Unions worried by windfall tax

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Unions yesterday warned Gordon Brown that his job-creating "windfall" tax on privatised utilities could put tens of thousands on the dole.

As the shadow Chancellor reaffirmed his intention to introduce the levy in a keynote address to the conference, union leaders urged him to think "long and hard" about its potential impact.

Mr Brown will have to take tough measures to prevent companies making employees redundant in order to pay the tax, employee representatives said.

Donald McGregor, a national official of the GMB general union, said: "It must be a tax on windfall profits, not a tax on jobs."

Mike Jeram, of the public service union Unison, said he understood why Labour was planning to introduce the tax: "I'm as revolted as anyone else about the excesses in the industry, but it will have to be thought through thoroughly."

Ken Jackson, general secretary of the Amalgamated Engineering and Electrical Union, said there was a real danger that the tax could cost tens of thousands of jobs and that management would simply blame a Labour government for the redundancies.

The unions' fears echo similar warnings by ministers and senior utility managers, although the Labour movement is in broad agreement over the need for a tax. The Government is likely to use the union comments, however, as ammunition in its argument against the levy.

In a series of private meetings with Mr Brown, senior union officials have argued that revenue raised from the new tax should, in part at least, be paid back to companies specifically for training and re-training employees.

So far, however, Labour has insisted that it would use the additional money - between pounds 5bn and pounds 10bn by most estimates - for a five-year programme to reduce unemployment nationally and in particular to create 250,000 jobs for the under-25s. Party officials have indicated that the tax could extend beyond the water and electricity industries - the original targets of the plan - to other privatised companies such as BT and British Gas when it could be shown that excess profits were being made.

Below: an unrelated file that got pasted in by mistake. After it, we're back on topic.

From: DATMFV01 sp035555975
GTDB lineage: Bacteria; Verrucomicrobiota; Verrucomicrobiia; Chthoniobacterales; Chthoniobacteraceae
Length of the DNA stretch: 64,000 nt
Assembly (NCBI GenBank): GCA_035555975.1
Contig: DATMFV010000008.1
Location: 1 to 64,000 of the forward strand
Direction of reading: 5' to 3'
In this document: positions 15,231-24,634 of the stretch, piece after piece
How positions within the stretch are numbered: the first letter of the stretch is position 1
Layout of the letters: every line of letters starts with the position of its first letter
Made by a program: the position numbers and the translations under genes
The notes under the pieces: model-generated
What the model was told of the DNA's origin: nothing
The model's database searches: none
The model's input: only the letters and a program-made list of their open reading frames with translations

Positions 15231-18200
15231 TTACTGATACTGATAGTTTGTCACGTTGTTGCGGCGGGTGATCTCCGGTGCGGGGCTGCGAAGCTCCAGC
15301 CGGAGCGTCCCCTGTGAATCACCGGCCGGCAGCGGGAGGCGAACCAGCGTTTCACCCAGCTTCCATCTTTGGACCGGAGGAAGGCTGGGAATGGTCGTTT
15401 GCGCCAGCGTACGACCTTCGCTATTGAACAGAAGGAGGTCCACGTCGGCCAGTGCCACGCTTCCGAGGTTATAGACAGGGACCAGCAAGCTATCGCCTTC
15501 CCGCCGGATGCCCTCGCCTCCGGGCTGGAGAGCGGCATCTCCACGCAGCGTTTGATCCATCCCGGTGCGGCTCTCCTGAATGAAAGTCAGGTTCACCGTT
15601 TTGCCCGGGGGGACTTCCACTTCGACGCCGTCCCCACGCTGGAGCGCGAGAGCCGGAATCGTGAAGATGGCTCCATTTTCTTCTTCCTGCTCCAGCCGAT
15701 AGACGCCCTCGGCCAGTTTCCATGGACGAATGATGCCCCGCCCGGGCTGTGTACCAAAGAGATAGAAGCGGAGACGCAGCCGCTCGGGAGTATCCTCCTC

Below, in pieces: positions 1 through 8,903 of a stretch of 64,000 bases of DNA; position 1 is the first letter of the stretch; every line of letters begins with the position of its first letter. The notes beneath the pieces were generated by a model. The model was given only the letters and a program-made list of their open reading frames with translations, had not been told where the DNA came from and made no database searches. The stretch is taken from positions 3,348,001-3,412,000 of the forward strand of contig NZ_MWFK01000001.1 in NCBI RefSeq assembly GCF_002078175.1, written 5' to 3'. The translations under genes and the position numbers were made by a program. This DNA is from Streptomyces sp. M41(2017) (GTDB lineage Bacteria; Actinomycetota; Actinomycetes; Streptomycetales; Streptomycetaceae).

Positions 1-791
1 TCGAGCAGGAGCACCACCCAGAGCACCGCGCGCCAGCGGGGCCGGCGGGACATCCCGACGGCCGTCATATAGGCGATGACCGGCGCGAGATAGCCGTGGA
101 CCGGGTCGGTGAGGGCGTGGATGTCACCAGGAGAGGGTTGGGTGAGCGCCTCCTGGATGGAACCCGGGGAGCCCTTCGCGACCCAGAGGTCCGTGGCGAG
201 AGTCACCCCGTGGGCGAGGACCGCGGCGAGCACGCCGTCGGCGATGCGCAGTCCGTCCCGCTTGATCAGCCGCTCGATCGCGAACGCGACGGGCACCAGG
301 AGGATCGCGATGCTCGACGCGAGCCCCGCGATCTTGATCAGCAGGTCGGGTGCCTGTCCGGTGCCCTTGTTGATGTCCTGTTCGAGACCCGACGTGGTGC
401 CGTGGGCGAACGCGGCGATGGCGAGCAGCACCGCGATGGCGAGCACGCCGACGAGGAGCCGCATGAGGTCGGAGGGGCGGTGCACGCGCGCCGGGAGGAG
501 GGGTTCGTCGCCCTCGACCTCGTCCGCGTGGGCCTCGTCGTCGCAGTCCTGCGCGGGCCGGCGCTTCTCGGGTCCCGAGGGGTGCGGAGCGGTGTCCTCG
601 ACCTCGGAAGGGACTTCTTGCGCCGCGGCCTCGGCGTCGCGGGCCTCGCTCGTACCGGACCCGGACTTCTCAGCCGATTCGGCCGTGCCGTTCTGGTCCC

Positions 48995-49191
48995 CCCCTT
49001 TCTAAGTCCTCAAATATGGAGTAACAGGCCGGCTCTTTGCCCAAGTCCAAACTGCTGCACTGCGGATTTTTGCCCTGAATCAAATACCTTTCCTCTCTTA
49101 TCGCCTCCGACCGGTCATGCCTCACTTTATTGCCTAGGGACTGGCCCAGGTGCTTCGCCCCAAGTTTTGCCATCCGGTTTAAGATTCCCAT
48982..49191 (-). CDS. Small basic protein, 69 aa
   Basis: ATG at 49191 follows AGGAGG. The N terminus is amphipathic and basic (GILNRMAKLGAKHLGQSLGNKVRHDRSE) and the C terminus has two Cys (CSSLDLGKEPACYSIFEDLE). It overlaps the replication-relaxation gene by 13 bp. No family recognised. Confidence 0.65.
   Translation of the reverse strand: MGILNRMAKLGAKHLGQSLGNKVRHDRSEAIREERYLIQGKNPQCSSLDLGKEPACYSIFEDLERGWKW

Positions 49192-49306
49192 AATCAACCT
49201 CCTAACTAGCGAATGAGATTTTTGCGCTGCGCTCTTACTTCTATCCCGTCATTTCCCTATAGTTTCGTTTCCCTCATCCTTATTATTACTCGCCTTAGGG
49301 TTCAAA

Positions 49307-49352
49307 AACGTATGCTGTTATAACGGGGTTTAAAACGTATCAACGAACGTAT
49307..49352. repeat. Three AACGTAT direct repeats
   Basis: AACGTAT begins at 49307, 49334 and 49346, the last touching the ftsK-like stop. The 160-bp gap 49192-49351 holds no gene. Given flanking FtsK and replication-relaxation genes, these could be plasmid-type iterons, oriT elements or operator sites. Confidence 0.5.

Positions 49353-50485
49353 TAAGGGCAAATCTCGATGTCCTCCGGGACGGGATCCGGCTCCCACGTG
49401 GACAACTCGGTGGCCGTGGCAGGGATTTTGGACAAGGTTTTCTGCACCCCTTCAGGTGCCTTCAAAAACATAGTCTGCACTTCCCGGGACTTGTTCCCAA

Mr Jackson said the privatised utilities had already suffered massive redundancies and the tax could make it worse.

The power supply industry had shed 40,000 jobs in six years, with National Power reducing its work force from 17,000 to 4,500, he said. Next week, British Energy, the privatised nuclear industry, is expected to announce 2,000 job losses in a workforce of 7,000.

The engineering union leader said that if current Labour plans went ahead, companies would continue to make special payments to their shareholders, but make cutbacks in jobs. A Labour government would introduce tough regulations to prevent that.

According to industry sources, PowerGen has sought a deal with Labour in order to avoid the tax. Management indicated to the party that there could be provision for more training in the industry as a quid pro quo.

Some regional electricity and water companies have indicated they have agreed exemptions with the party, but Labour has since denied such an arrangement.

Donald Macintyre, page 15